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COLUMNIST DORREEN YELLOW BIRD: Changes continue to jar western N.D.

Dorreen Yellow Bird
Dorreen Yellow Bird

It has been six months since I moved back to the Fort Berthold Reservation in western North Dakota. It's not as I expected.

I didn't expect the sky to be so expansive and beautiful. Each day has found me discovering the western Plains all over again.

This year has been unusual because the hills were emerald green with thick grass and a profusion of flowers.

This was a result of the cold winter of '08-'09 that dumped tons of snow in this area, not something that happens every year.

When I moved back in May, there still was snow in the trees and big drifts in the roadside ditches, but the snow was melting and every little dip and valley was filling with rushing water.

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So far this season, the spirits have kept it very dry and warm. So far.

And besides this renewed wonder at the natural world, I also experienced firsthand what it means to live in the middle of the Bakken Formation.

A short distance down state Highway 23, there are about five or six new wells. Around the city of New Town, N.D., there are about four others, too.

The wells and spouting gas fires light up the night. Sometimes, the gas flares reach higher than the telephone wires.

On an assignment, Tony Mandan -- a tribal elder -- and I drove to the Mandaree, N.D., area. Tony was identifying sacred sites, and I was writing the story.

Mandaree or West Segment has changed. It is one of the areas where oil is found easily, making it a prime target for drilling.

As Tony and I drove down the gravel road where -- once upon a time -- we likely would not have seen another car for hours, we passed several 18-wheelers, kicking gravel and rocks as they passed.

The hills or breaks are filled with oil activity. Dirt roads cut across the once-pristine prairie and some of the off-white and ochre buttes.

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We passed the oil activity and drove far into the "breaks." My Toyota, "Ruby," grumbled as she stumbled across the rough undergrowth of the prairie.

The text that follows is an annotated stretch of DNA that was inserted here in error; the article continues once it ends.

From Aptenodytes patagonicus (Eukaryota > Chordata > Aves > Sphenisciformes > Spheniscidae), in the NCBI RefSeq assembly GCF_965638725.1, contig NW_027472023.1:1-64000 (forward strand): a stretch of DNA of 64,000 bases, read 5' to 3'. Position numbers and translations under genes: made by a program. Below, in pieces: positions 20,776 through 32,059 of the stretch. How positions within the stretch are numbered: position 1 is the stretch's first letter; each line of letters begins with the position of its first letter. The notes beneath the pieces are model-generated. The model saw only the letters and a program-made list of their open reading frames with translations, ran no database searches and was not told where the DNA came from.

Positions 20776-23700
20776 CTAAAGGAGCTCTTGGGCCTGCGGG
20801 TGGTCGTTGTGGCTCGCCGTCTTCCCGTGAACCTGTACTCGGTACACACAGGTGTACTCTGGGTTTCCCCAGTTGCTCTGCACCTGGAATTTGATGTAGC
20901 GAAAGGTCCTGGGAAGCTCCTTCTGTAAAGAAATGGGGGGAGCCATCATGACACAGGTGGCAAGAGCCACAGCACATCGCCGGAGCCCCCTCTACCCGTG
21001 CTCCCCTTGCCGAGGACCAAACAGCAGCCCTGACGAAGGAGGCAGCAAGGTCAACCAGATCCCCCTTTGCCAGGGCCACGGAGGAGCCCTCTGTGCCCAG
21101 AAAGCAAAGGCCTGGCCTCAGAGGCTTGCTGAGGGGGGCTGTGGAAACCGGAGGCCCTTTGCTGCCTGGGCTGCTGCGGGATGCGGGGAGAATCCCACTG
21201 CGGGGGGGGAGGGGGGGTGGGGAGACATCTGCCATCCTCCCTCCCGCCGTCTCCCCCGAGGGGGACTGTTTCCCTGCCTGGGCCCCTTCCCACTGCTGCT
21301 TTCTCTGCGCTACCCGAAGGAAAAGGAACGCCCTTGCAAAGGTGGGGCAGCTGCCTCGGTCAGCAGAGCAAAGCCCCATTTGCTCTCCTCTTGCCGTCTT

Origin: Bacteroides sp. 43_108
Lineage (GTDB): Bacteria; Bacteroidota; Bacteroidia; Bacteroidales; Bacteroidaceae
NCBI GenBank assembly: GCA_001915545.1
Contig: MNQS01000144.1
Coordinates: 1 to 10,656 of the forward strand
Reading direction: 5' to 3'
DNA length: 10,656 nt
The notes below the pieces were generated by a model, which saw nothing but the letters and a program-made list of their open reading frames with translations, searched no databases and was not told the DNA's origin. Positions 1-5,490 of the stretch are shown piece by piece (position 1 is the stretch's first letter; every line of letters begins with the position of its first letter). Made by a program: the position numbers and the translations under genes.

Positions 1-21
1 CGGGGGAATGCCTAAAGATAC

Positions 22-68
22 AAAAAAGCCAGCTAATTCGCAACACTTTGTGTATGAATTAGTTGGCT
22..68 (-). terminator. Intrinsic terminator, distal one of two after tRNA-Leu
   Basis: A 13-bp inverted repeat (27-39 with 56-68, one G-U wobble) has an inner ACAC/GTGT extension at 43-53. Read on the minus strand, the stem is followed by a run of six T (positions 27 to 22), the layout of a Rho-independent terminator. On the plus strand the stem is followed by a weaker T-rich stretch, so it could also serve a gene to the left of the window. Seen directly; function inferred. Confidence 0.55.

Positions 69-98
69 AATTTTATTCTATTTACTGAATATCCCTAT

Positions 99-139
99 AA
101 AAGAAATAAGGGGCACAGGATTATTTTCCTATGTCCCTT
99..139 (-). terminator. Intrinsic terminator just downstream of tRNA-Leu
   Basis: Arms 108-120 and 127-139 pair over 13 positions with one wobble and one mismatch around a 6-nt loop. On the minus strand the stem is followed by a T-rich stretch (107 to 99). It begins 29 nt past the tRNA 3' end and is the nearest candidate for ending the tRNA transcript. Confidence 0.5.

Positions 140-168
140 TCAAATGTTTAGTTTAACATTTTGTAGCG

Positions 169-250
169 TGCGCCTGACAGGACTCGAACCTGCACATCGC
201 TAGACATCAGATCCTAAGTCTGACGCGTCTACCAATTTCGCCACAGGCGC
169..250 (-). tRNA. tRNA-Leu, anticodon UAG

We were looking for eagle catches. Many years ago, Tony explained, the Hidatsa dug big holes -- maybe the size of a small car -- usually on a high hill. Then they covered the holes with willows, and topped the cover with a platform on which they would put a dead rabbit to entice an eagle to drop out of the sky.

When the eagle touched down, one of the men would reach up and grab its legs. The others would take as many feathers they could, then let the eagle go unhurt. (Although probably embarrassed without its tail feathers, I thought as Tony told me the story.)

We didn't find the old catches, but we did eventually find a landscape of amazing quiet. From there, we couldn't see any of the derricks, any spouts of fire or any 18-wheelers barreling down the highway.

We saw only the prairie and heard only the wind.

Another change is the traffic. When I lived in Washington, D.C., I hated the massive traffic jams and the bumper-to-bumper cars.

Grand Forks has a lot of cars, too, but the reservation had always been a haven because of its lack of traffic.

That has changed. Traffic is heavy on Highway 23. From the Four Bears Bridge past New Town and on U.S. Highway 83, the traffic actually can be bumper-to-bumper.

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"Going to town," as our trips to Minot and Bismarck are called, can be dicey because the roads now are full of big semis.

And the trucks aren't slow moving.

Just last month, we had an awful accident where three young people were killed on the hill above the bridge.

Last year saw two young women and a child die west of the tribal headquarters.

And only last week, a tribal member was hit by an 18-wheeler on one of those steep and winding Mandaree roads. He was seriously hurt but is recovering.

Our switchboard operator was also in a three-car accident Tuesday that included an 18-wheeler. She walked away with bruises and a good scare.

Stories of near misses are in our conversations constantly.

There is promise of better things to come. The Three Affiliated Tribes' business council is working with companies to put in underground pipe lines. There's a possibility of putting the New Town railroad back in service. The state also is helping with improvements to Highway 23, including longer turn lanes and shoulders for the big trucks.

Of course, while things have changed, I do have to say that the prospect of wealth in the region dulls the inconvenience of the oilfield work.

But there are times when I'd give it all up to bring back the way it was.

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